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sometimes started respecting the great increase of the Israelites in Egypt.
Driving the cattle and flocks before them, and with the aged chief and the women and children in the numerous wheel conveyances, the whole company moved on toward Egypt in highest gladness, with songs and instrumental music and shouts such as only such general joy could inspire. They took, however, not the most direct route by the coast, but by Beersheba, to which Jacob could scarcely expect ever to have another opportunity of making a visit. We know that his affections were peculiarly strong; and they are the great redeeming quality amid the subtleties and deceptions in his earlier life. For these deceptions he had paid dearly ; and the recent disclosures of his sons' wickedness toward himself brought up before him his own misdeeds toward his father at Beersheba with self-convicting and humbling effect. There, too, he had felt that all-absorbing love of his mother never once forgotten, and which had made his own heart so rich in the affections toward all human beings and especially toward Jehovah. So now he took his way by Beersheba; and there “he offered sacrifices to the God of his father Isaac.” And here in a vision the divine word came to him, bidding him not fear to go into Egypt, for God would go with him and make of him there a great nation; adding also that his going there would not be a forfeiting of the right obtained by the promise to give this land of Canaan to his descendants.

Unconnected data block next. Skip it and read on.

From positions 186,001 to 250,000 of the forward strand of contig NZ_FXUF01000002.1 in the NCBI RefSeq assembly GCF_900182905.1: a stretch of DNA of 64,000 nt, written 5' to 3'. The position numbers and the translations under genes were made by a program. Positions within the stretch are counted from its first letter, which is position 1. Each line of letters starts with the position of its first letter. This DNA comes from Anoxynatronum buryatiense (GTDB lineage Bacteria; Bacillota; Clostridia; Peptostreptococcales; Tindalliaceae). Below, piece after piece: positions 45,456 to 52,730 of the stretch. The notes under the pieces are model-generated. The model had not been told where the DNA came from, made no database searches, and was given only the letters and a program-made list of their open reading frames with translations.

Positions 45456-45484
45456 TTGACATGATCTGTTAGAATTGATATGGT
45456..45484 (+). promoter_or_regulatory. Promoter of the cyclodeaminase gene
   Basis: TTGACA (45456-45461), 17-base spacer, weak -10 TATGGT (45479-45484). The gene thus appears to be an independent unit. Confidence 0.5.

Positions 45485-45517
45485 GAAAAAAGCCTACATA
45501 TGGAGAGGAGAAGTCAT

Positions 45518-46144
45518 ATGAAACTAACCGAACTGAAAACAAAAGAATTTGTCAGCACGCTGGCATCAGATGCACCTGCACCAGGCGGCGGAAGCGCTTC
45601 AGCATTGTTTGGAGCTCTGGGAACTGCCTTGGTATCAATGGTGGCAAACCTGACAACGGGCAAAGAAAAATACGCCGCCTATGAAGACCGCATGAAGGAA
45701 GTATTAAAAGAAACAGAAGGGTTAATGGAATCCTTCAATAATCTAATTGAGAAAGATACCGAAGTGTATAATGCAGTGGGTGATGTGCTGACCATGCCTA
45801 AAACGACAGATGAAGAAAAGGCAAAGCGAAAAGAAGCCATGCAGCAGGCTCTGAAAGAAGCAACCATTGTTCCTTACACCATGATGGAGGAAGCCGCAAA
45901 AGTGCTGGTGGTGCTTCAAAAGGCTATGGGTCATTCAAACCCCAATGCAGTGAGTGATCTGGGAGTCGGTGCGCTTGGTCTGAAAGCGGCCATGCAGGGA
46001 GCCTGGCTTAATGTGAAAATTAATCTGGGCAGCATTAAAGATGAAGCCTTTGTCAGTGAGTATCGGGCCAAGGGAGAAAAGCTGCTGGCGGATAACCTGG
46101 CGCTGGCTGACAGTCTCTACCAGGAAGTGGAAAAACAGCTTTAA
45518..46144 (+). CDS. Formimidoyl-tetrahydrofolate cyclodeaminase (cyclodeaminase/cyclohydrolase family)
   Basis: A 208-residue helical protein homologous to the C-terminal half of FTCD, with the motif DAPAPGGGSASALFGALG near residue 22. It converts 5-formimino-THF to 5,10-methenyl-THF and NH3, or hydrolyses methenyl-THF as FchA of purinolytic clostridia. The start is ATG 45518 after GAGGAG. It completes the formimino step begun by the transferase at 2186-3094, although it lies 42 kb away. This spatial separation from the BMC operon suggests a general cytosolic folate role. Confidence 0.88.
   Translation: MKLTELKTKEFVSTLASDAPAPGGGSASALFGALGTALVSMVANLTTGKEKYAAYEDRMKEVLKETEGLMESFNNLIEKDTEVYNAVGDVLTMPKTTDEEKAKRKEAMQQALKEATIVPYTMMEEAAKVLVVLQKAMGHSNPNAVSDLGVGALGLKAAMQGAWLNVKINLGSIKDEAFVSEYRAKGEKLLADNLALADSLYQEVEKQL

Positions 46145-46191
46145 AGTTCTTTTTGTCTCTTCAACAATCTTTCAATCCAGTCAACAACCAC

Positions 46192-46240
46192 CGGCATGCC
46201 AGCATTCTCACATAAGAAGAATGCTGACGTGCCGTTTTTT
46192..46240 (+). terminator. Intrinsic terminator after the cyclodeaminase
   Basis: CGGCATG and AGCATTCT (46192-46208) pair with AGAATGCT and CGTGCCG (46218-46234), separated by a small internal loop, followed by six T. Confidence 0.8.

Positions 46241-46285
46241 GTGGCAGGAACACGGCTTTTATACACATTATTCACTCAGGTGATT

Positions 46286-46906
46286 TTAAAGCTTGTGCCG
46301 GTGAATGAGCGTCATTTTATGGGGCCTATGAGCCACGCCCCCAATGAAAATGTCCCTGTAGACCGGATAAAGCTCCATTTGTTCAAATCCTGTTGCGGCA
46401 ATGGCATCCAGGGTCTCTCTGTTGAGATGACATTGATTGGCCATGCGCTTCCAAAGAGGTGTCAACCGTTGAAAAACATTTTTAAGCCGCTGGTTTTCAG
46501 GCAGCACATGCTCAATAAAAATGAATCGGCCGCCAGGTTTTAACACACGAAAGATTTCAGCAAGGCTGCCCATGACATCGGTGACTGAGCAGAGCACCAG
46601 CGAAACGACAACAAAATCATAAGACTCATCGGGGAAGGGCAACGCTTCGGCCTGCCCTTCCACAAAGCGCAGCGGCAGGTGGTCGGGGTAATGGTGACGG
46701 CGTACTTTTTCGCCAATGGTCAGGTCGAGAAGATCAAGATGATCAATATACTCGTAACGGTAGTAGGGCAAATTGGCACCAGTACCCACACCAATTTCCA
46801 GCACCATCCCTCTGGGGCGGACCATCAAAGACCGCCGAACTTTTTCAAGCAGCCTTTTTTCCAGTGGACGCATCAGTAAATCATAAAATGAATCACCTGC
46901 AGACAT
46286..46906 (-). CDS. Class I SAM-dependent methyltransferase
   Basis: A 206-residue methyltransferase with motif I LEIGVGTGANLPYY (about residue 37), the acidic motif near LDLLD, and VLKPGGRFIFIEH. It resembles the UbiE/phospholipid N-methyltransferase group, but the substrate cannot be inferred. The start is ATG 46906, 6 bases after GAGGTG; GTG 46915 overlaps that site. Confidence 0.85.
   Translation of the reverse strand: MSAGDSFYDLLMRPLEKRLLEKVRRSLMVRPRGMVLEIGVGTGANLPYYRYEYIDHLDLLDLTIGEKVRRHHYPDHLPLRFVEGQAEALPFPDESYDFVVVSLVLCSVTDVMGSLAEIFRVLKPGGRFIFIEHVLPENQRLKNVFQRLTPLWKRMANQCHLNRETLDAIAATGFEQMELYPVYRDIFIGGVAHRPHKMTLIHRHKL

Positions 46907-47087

Thence he hurried onward toward Egypt; and when approaching it he sent Judah before him to announce to Joseph his coming, and to have preparations made for this large company, according to promise, in the land of Goshen. This region is at the north-eastern extremity of Egypt, and at a part where the waters of the Nile spread out in great arms in their approach toward the sea, and make vast deltas or inland islands, all having the exuberant fertility of the rest
of Egypt. The ground being generally low and moist, was better adapted then, as it still is, for grass than for grain, and not only was the region thus a choice one for grazing, but it was also more distinct and separated from the great body of the country. We must not imagine it, however, to be a solitary region, for it was far different, as across it were the great thoroughfares to Canaan and Arabia, and there also, probably at its northern edge near the sea, was a vast fortress of defence, Avaris, erected against hostile incursions from those countries.